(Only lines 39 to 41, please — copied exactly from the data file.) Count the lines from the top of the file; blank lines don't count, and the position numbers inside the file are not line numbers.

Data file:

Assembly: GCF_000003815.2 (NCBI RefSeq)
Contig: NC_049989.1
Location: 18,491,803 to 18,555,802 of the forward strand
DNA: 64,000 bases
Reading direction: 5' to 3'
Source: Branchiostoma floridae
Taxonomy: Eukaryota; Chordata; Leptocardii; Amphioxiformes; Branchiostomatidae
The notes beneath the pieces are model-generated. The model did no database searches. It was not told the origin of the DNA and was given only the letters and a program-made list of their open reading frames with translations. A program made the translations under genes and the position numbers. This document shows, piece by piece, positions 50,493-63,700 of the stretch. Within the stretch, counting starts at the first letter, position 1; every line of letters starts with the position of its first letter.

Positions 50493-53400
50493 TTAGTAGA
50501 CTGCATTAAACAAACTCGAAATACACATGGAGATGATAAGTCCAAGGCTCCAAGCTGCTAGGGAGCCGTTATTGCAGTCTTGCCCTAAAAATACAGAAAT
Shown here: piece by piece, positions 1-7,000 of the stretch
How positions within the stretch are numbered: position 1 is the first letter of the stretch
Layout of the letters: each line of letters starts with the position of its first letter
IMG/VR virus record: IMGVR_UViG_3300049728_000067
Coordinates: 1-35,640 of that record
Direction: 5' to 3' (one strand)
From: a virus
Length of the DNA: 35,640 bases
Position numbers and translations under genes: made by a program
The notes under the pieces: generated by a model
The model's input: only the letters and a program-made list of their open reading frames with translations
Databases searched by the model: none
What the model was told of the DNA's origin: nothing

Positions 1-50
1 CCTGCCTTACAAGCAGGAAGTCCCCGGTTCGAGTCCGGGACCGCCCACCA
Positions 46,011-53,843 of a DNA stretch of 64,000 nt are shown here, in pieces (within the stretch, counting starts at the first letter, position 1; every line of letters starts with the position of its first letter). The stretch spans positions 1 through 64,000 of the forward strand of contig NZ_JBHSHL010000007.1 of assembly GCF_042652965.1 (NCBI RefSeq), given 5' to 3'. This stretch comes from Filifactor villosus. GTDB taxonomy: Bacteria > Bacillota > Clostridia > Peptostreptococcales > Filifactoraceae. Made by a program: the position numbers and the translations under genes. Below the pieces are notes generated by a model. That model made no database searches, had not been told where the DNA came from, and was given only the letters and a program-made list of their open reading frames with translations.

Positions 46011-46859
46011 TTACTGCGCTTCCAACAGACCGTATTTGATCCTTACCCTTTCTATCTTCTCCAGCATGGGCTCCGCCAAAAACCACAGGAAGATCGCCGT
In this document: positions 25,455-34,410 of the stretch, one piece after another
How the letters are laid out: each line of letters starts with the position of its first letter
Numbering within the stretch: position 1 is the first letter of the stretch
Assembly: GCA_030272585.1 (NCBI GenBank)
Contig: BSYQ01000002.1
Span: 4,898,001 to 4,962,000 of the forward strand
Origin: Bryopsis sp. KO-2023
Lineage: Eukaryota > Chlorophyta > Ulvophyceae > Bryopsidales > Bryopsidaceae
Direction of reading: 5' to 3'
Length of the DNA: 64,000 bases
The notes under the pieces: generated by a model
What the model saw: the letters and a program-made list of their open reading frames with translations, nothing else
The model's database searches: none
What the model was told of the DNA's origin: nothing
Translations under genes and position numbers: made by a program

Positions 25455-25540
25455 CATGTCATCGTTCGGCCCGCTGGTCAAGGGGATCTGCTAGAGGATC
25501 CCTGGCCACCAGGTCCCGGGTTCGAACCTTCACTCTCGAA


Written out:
Length of the DNA: 64,000 bases
The notes under the pieces: generated by a model
What the model saw: the letters and a program-made list of their open reading frames with translations, nothing else